The new Department of Natural Resources (DNR) building opened July 26 across from Francis Marion’s campus, behind the Baptist Collegiate Ministry building.
An interview with Captain William Poole got the inside scoop on why the Florence DNR moved into the area, the advantages of their new facility and how being in this area could help FMU students.
“This building has been in the planning stages for about 10 years,” Poole said. “We recognized a long time ago the need for a new facility, our old facility that we were in was almost forty years old, had a lot of structural damage, and really wasn’t set up for region headquarters”.
In the 1970s, when the old building was built, the DNR had nine districts with each district representing a few counties. When budget cuts occurred within the state, the nine districts merged into four regions. Their old office wasn’t equipped well enough to accommodate the over doubled amount of counties added to their jurisdiction.
“We started looking at designing a building back many years ago when it became evident that the old Florence office needed so much repair and really wasn’t suited for what we do now,” Poole said. “So the building itself has been in the ‘shoot,’ so to speak, for the last eight to ten years on a new building, but what wasn’t decided on was where we were going to put it. Several sites were being looked at, our director got with your [FMU] president, and started looking at this location and they worked out a deal amongst themselves.”
Poole explained the advantages of the building’s new location and the feelings of the people who work with the DNR.
Poole said, “We feel like it’s a plus; the advantage of having the office in this location is that it is a little closer to the beach and Horry county, which has a lot of boats, [but] doesn’t have an office where they can come and register boats and get their license … so it is a little bit closer and easier for them to get to. It is a much nicer facility. We can house all of the divisions in this building, and work out of it; we have an auditorium now that we didn’t have and we can do our region meetings, teach hunter education courses, and boater education courses here now. We have places set up for meeting.”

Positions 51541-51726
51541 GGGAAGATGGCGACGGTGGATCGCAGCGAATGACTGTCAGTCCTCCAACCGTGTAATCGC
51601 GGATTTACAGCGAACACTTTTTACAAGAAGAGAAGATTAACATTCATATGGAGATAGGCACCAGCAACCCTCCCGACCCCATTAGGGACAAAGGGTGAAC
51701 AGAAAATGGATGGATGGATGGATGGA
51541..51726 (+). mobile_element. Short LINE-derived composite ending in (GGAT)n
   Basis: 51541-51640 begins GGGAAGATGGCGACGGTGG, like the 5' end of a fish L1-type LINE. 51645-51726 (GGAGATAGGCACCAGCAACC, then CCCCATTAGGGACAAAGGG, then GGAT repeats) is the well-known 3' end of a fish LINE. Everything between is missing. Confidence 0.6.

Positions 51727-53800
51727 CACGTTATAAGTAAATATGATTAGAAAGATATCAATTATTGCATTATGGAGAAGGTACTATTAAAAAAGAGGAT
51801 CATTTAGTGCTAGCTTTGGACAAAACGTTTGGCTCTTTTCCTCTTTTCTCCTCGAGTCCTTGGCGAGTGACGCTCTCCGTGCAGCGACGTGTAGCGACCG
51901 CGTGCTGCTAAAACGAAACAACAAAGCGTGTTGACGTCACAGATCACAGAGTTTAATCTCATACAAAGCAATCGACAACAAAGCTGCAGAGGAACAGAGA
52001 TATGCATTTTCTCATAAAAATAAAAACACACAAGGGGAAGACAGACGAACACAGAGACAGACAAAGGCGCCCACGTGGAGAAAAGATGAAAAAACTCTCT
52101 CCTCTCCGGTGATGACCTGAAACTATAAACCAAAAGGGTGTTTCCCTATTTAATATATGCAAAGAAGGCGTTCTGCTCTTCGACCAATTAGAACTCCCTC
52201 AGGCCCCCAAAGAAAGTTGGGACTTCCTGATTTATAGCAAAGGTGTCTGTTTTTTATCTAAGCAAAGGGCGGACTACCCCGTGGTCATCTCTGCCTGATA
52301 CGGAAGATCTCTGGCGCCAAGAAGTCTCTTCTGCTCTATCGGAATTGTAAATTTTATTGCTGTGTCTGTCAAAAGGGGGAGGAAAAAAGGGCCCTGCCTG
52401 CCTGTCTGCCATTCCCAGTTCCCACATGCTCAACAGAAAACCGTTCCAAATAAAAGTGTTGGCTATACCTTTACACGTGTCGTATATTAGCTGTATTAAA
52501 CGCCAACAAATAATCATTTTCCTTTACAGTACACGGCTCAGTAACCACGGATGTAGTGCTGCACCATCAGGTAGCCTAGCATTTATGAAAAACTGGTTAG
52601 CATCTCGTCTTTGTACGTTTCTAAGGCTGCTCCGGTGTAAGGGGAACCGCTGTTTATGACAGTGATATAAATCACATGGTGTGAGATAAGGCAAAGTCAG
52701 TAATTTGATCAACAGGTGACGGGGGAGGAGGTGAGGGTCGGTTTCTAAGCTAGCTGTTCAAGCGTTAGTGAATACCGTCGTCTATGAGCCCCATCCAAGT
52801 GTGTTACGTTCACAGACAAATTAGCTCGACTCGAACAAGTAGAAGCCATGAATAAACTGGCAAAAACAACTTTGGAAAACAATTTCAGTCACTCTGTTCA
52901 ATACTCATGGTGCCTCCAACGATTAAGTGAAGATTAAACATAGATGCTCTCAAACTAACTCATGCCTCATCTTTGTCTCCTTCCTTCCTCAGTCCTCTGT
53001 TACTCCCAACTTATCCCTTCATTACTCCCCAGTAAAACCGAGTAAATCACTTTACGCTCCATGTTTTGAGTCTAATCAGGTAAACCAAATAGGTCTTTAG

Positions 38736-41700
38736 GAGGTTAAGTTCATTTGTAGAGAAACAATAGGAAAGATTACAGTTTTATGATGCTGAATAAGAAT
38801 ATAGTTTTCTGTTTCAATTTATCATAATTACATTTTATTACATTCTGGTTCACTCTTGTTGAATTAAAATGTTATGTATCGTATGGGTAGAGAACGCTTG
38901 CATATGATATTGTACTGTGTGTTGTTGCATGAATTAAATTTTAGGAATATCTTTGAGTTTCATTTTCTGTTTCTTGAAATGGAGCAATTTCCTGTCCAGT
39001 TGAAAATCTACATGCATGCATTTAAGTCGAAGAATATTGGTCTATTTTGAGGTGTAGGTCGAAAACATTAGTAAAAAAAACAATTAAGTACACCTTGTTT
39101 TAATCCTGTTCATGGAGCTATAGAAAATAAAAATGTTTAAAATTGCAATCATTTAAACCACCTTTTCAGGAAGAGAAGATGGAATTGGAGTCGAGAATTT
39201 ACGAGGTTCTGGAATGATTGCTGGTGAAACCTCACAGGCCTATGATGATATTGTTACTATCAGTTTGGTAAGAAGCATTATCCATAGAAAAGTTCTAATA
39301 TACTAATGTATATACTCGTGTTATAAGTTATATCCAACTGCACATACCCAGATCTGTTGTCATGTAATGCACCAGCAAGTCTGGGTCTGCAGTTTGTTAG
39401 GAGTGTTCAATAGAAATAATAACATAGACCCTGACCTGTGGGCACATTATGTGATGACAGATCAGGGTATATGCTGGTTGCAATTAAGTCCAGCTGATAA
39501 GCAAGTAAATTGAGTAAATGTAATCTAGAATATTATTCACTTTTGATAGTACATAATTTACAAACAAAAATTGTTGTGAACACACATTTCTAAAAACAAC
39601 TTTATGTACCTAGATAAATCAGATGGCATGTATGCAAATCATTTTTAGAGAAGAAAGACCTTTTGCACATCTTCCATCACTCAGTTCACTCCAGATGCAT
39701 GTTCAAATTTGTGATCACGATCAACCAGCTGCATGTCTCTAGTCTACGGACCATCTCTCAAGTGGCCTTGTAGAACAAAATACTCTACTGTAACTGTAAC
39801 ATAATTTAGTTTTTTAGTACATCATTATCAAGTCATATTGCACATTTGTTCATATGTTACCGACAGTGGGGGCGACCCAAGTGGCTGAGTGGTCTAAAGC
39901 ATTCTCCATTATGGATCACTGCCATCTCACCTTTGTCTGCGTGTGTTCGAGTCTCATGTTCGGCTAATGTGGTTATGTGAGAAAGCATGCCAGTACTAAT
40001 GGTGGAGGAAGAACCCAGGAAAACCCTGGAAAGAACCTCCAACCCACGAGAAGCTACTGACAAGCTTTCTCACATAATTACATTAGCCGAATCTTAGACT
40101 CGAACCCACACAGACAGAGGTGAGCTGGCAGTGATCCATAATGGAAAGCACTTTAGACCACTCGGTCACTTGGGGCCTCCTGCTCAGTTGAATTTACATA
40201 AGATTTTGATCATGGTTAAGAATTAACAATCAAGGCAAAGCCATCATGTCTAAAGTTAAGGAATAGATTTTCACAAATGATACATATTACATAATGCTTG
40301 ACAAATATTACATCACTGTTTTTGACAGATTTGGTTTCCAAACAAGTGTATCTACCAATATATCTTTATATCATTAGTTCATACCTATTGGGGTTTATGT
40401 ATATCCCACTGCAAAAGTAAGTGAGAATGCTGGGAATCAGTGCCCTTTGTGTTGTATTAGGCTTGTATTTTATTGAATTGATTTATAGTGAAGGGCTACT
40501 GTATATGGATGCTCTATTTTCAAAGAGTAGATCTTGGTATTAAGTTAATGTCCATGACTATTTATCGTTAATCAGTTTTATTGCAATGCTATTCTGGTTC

He also mentioned that the new building has a bigger lobby which is more user-friendly and accommodates more people.
“Customers don’t have to wait in line outside, like they used to. It’s just a win-win-win situation all the way around,” Poole said.
The move is also going to give advantages for FMU students who are interested in law enforcement or biology careers.
They have a fish biologist and several wildlife biologists on staff who have worked with students in the past and plan on working with students more in the future. This could allow biology students to gain experience in the field of their major and work with experts who make a living doing biology.
“This is a career field – DNR law enforcement in particular is the most sought-after law enforcement job in South Carolina; everybody wants to be a game warden,” Poole said. “So they have access to come here and see a little about what we do, and if I am here I have an open door policy. It works well for FMU, it works well for us, [and] it is a good partnership.”
DNR typically gets hit harder than any other state agency when it comes to budget cuts, and the Florence region headquarters is almost a third under the needed staff.
“Luckily this building was planned and funding set aside years ago before the budget shortage hit us,” Poole said. “Had it not been for that, we wouldn’t be sitting in this building right now.”
Students can reap the benefits of the DNR’s new location as well as learn all about hunting, fishing and boating resources.